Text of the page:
On the Phenomenon Of Not Being Able To Start Something You Say You Want To Start
I always seem to do my best writing when I’m not actually writing. I’ll have some disparate ideas flying around my head when suddenly, far from a keyboard, my mind is able to play air traffic controller, landing thoughts in perfect order.
I tap the steering wheel and think, “This is what the theme is…this is how I’ll do that…this is what will happen.”
Except, when I get back home, the skies have fogged up, and all these planes are left circling the airport with no runway in sight.
Why, at times, does the distance between “I got it!” and “Here we go” feel so galactic? Why can’t we just do what we say we want to do?
To tackle this notion of being excited to start but unable to move, we’ll have to leave aviation, and instead, face the most common analogy used to describe some creative endeavor: the mountain climb.
At face value, it’s intuitive enough; endure the uphill grind before exalting at the summit. Just put one foot in front of the other! But still, we can’t. I’ve learned that my leaden-boot immobility is not because I lack the skill, it’s because I don’t know where to start.
It’s like I already know that this mountain isn’t a glorified ramp with one starting point. It’s a three dimensional beast. It has volume; its base, a circumference of infinite places to take a route uphill. Suddenly, setting off is no longer about increasing elevation along a two-dimensional line, it’s about wrestling with choice.
Which way do I go up? How do I know this is the right starting point? What’s the terrain (experience) going to be like?
We can all relate to that; spending countless hours obsessing over how other people “climbed” similar crags, metaphorically plodding around our mountain without taking our first steps up it.
And these are the wasted miles to nowhere.
We spend so much time trying to not mess up then succeed, but that’s not how creations come to life.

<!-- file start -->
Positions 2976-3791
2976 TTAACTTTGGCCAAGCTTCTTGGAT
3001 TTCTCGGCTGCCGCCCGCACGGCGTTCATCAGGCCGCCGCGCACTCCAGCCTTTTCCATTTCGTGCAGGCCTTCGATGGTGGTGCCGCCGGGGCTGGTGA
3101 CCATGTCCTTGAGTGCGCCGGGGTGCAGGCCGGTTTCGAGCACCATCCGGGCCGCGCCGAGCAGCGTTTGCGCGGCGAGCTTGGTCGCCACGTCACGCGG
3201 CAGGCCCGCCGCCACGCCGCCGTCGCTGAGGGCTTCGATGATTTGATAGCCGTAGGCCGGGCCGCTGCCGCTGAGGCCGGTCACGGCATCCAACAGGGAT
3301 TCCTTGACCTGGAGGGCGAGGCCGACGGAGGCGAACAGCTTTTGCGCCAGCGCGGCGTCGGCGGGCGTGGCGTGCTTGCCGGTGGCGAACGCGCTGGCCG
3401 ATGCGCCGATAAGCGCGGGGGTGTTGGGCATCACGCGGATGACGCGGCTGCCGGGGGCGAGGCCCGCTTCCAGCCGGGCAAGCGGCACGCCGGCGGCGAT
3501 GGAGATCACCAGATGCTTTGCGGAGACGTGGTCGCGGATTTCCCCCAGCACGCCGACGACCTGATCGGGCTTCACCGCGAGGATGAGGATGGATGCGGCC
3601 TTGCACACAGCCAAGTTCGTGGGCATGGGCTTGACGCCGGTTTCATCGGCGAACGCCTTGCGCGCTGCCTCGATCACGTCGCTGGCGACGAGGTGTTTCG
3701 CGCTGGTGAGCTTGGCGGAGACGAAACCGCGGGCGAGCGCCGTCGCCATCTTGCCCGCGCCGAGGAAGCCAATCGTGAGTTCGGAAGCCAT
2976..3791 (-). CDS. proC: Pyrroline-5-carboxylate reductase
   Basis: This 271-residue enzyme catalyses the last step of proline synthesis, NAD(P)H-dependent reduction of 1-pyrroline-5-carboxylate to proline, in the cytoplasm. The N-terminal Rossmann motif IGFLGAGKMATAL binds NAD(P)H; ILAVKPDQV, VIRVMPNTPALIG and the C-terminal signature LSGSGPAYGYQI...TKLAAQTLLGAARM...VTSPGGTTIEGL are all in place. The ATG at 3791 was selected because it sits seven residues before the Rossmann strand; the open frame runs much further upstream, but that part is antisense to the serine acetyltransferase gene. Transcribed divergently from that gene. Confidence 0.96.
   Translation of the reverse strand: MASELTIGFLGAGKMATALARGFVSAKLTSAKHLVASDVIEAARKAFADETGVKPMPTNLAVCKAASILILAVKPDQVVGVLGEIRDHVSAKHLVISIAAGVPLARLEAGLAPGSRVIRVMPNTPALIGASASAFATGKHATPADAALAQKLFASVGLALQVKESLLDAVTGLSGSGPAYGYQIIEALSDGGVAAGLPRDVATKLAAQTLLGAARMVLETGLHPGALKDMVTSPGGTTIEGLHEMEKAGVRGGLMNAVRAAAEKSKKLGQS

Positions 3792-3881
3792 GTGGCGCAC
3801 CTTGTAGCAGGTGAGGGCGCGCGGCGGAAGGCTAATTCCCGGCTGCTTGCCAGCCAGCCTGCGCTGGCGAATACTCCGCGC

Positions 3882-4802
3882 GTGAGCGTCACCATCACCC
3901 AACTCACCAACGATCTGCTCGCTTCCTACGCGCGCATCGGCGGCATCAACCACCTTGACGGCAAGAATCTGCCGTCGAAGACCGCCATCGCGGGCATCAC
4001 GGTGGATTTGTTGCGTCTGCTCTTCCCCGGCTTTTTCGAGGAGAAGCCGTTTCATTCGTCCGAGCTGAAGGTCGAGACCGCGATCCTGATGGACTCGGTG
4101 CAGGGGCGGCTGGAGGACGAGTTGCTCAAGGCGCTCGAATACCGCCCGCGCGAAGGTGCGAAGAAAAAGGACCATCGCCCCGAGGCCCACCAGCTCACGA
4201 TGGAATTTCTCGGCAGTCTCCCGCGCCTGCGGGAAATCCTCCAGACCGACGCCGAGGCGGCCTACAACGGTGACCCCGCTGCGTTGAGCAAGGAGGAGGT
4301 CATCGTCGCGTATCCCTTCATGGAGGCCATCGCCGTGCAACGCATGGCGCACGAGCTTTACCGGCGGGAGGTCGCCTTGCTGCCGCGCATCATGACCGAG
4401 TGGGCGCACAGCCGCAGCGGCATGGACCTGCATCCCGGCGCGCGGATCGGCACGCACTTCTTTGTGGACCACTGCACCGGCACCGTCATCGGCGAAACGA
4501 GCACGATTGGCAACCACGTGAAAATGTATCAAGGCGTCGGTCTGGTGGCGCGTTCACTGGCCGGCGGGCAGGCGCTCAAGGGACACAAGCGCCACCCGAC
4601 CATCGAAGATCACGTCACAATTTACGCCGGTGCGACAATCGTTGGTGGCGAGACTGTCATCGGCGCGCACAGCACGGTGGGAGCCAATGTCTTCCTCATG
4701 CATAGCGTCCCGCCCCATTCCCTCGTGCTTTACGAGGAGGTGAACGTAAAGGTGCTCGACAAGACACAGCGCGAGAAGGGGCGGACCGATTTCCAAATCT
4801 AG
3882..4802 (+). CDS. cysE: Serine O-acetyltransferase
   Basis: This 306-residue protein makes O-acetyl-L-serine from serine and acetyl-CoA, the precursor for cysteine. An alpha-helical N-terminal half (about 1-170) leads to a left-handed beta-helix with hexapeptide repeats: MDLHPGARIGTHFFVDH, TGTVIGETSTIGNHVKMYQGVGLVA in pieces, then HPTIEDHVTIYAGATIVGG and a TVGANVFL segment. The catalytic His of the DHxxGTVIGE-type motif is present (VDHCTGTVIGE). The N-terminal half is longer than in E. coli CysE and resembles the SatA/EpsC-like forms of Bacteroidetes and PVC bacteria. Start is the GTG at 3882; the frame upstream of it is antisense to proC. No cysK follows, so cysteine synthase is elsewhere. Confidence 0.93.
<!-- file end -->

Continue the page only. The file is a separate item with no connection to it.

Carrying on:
I can hear my mountaineering friends telling me, “But, Bassam, mapping out the best route up is good planning.”
Of course. But that’s why I think we have to flip the script. When we use reaching a summit as a metaphor, we presume we know the exact result we’re chasing. We are burdening ourselves with the weight of the one who dreams up recipes but has never baked the cake.
What I mean is: in our creative pursuits, the summit is just an idea, a guess; it represents one possible outcome of our self-expression.
We need to find a way to start more easily. That’s why the better analogy is not about climbing a mountain, it’s about descending one in the fog.
There’s you starting at a point and you have infinite directions to go down. In the beginning, the goal is descent, not an exact destination. Anywhere is better than being high up on the mountain for too long.
Every decision is the right decision.
To hammer down this point in a different way, let’s leave the mountains and head to the North Pole. If your job was to get out of there, which direction would you move?
… (thinking, thinking)
South. How do I know? Because south is in every direction from where you’re standing.
In the very beginning of the thing you want to do, put yourself on the mountaintop or the North Pole. There is much less pressure of choosing “correctly” because any progress is correct.
Doing is data. It’s a lesson you can then react and adapt to. That’s what we need in the early days of our creations-to-be. It’s a lesson I still have to remind myself of.
Don’t mistake your brain’s dreams with a pathway to get there. In fact, your dream isn’t the mountaintop, it’s the first step of the path you will carve.
Reality will be way cooler than your dream because you’re not an explorer following someone’s map, you’re a cartographer creating your own.